More than just an Act, Shabana Azmi:
Shabana Azmi’s filmography is a compelling reflection of her beliefs and her social standpoint. While her first film, Shyam Benegal’s Ankur, Won her the National Award, Mahesh Bhatt’s Arth reformed her perception of her role as an actor and the responsibility bestowed upon an artist as an instrument of social change. an actor par excellence, a social activist who continues to defy her critics and a woman of many attributes - Shabana Azmi, a five-time National Award Winner and Padma Shri recipient, epitomizes an almost enviable trajectory in Hindi cinema. In a candid conversation, she reveals her feelings towards the emancipation of Women, new-age cinema and her career so far.
After movies like Matru ki Bijlee ka Mandola, Midnight's Children and The Reluctant Fundamentalist... what kind of roles are you looking to play at this point in your career?
Anything that is trying to say something new that I agree with, excites me as an actor. If the role is different and if I feel the film is important enough, I go ahead with it. The length of the role is no longer important for me. With The Reluctant Fundamentalist and Midnight’s Childrenboth, I really wanted to be a part of the ensemble. Both are such good scripts, being directed by two of the best women directors in the industry. Hence, even though I have a very tiny role in both Mira and Deepa’s films, I took it up. In Matru Ki Bijlee Ka Mandola, I have a very substantial role where my character is that of a corrupt politician. I liked the role as it was something new for me and I enjoyed bringing little nuances to my character. I am happy with the response I have received for it and thankful to Vishal for giving me such a wonderful role.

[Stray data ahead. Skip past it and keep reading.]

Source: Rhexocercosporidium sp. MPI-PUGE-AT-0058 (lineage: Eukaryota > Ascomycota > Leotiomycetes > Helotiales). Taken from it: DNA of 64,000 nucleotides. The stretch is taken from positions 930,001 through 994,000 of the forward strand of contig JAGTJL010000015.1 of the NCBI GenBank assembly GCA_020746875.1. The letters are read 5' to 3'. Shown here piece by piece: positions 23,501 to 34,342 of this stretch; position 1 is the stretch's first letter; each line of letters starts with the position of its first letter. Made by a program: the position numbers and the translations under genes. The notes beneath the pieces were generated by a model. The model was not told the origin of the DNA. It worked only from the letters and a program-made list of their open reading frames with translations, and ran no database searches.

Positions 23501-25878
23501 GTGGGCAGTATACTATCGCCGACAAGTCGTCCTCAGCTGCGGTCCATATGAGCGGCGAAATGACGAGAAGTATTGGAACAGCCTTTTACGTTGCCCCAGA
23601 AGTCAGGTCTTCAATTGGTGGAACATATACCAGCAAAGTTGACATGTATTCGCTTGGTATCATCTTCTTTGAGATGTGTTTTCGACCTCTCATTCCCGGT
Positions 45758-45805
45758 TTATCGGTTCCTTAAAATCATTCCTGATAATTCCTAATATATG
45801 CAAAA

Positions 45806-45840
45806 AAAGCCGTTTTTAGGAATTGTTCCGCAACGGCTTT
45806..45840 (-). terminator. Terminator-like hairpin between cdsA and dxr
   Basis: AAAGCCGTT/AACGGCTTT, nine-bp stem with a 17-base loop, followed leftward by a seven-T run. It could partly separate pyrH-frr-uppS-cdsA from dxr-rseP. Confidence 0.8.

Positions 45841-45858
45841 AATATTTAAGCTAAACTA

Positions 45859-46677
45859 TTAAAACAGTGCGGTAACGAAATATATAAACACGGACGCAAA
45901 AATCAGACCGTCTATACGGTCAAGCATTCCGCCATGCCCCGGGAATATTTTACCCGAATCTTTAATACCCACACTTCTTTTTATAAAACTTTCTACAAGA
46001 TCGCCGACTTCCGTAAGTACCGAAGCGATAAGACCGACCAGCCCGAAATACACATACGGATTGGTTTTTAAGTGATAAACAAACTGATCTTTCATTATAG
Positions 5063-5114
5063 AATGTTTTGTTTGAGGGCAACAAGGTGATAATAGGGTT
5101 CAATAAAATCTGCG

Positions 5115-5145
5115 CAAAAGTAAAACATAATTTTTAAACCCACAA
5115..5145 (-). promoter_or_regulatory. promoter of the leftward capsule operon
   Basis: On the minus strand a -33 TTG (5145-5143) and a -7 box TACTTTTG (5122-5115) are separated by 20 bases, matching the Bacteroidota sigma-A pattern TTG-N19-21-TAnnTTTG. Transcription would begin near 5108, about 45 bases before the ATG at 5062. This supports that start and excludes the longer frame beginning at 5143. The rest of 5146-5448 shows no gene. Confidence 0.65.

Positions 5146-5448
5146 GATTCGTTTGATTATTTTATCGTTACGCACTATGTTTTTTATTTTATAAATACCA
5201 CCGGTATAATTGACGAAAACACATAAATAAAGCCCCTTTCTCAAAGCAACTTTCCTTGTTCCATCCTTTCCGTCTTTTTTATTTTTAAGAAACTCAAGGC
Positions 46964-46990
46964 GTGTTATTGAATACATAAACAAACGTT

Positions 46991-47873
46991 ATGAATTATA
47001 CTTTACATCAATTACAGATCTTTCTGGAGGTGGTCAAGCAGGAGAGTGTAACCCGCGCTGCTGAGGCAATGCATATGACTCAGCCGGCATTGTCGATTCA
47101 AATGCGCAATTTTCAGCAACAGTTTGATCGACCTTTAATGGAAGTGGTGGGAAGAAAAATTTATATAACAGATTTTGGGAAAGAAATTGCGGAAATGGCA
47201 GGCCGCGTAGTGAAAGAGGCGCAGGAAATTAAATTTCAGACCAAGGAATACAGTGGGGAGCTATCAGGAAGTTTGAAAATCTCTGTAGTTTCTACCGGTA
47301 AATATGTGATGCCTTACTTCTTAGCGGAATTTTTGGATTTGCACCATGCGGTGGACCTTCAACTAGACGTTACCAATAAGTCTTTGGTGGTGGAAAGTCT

Apart from films, your work as a social activist is not only inspiring but has given direction and hope to many people, women in particular. What do you think is the way forward for Indian society?
It’s no secret that India is a patriarchal society where girls lack equal access to education, health, employment and control over their own decision-making ability. I think it’s time for each segment of society to look within themselves, instead of portioning blame on others-the police, the law makers, the justice or films -and see what is it that we can do to change this mindset. Having said that, I believe that art has the ability to create a climate of sensitivity in which it is possible for change to occur and so movies, literature, drama and theatre - all have this possibility that should be utilized. There are some people who believe films are only for entertainment, so let’s redefine entertainment. It is much more in the subliminal messaging that we need informed choices.
Do you think the female actor has the capacity to bring about a change in the way women are portrayed in films?
Absolutely. Nobody else but the actor can initiate this change. Because, when you accept a script, you accept that you are happy with the way the girl is portrayed. Beedi jalaiyle jigar se piya, I think, is really robust and celebrates a woman’s sensuality. It shows her in control and is based in our folk tradition and is fun to watch, but if you say, Mein toh tandoori murgi hoon yaar, ghatka le saiyyan alcohol se you are actually inviting the man to come and attack you. So my plea is that vulgar lyrics and vicarious camera angles do not empower a woman, it commodifies her and girls need to be aware of that. In the past, I have done films in which I wasn’t aware of what the ultimate message was and I have been corrected and I stood corrected and after that I made informed choices.
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